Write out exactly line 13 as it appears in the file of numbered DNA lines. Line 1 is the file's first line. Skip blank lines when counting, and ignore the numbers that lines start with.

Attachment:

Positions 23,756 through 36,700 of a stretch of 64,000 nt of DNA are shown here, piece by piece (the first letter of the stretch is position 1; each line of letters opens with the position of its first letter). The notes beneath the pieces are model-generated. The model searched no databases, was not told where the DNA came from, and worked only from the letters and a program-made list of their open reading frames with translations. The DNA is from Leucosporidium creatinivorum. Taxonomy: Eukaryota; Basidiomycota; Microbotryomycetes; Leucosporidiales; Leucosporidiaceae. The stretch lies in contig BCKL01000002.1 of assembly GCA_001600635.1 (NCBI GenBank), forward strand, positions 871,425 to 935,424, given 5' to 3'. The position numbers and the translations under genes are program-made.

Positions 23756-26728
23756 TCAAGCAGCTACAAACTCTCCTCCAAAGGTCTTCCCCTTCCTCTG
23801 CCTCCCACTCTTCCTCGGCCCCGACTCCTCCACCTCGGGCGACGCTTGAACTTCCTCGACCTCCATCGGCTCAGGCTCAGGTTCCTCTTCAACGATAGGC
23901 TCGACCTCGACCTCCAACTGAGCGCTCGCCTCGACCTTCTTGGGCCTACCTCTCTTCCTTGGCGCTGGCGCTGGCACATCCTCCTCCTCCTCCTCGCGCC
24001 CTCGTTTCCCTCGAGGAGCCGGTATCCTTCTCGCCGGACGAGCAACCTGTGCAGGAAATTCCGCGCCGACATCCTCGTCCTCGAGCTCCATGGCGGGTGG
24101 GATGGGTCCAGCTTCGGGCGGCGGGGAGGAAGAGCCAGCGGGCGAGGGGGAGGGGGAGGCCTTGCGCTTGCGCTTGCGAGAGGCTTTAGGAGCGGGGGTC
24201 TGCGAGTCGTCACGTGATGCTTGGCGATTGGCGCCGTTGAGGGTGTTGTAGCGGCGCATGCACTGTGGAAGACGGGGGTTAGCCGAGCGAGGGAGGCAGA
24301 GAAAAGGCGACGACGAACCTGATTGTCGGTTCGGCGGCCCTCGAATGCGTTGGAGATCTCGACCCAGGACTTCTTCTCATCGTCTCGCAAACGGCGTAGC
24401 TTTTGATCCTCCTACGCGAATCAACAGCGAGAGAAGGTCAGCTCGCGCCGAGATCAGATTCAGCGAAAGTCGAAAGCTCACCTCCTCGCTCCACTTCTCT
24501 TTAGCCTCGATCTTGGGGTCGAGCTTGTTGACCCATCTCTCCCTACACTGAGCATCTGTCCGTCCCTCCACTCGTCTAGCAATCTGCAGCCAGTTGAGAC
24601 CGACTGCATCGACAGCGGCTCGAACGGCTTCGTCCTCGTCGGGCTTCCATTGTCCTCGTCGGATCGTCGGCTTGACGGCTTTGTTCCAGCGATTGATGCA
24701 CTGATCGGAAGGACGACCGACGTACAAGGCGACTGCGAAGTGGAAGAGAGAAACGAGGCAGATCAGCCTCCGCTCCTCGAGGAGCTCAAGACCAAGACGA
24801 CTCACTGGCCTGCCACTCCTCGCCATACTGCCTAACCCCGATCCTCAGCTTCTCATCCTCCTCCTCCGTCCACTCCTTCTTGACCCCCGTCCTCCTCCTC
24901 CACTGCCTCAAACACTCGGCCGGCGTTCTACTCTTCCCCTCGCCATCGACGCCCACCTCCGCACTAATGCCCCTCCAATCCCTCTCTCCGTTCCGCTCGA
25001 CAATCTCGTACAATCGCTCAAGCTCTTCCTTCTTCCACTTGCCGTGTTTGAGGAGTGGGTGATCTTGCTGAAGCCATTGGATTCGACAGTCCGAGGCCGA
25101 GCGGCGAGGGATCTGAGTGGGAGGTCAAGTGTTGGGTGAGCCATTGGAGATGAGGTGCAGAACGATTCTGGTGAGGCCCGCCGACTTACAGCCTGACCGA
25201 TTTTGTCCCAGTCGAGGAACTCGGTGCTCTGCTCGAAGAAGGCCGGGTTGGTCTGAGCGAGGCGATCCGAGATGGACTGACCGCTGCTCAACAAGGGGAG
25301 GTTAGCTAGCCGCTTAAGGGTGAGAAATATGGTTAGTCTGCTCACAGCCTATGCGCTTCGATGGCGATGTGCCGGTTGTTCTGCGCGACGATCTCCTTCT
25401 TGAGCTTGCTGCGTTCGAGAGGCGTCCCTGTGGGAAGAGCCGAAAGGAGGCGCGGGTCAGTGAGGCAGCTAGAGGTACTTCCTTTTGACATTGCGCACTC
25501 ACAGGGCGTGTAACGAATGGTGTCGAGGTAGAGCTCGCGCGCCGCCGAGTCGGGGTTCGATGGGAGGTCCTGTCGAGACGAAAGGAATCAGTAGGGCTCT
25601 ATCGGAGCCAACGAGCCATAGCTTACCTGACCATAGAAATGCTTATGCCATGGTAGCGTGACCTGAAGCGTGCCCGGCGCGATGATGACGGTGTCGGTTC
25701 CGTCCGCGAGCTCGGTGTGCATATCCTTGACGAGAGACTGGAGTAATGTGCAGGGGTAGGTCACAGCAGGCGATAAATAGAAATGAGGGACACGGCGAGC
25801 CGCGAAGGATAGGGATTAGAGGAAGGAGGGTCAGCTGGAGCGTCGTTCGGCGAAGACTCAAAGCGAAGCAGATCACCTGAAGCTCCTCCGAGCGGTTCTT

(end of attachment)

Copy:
24701 CTGATCGGAAGGACGACCGACGTACAAGGCGACTGCGAAGTGGAAGAGAGAAACGAGGCAGATCAGCCTCCGCTCCTCGAGGAGCTCAAGACCAAGACGA